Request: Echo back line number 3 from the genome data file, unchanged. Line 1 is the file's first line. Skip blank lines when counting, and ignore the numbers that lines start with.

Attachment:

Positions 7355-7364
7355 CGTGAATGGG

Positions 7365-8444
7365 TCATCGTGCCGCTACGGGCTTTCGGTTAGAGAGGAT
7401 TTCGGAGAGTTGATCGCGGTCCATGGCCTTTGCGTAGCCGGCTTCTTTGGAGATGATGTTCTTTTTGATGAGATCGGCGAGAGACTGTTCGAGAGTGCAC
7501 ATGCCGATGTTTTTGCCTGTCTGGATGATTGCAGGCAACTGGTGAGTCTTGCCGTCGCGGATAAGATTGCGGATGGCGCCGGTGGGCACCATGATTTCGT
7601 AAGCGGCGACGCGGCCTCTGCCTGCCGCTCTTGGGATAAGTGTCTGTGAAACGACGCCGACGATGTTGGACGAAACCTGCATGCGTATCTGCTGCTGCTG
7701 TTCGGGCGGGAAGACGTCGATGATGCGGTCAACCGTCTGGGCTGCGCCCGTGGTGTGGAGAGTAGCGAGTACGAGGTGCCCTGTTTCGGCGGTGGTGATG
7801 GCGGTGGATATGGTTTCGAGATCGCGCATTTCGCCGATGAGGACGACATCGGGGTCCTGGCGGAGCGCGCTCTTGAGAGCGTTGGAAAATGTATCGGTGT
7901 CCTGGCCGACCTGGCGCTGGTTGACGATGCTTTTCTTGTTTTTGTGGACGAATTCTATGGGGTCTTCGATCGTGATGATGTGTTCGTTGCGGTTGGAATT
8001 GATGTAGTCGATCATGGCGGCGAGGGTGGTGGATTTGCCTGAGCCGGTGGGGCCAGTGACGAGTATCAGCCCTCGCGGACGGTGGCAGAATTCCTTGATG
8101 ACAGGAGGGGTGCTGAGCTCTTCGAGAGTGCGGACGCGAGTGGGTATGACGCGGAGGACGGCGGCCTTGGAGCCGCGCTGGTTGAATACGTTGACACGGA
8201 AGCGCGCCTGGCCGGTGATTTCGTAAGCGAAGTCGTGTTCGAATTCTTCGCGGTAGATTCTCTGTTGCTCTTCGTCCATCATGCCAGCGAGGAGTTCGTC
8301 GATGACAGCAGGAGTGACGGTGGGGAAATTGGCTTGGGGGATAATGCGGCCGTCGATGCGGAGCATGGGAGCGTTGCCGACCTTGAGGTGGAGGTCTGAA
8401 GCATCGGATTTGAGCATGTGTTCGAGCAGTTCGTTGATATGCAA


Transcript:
Positions 7365-8444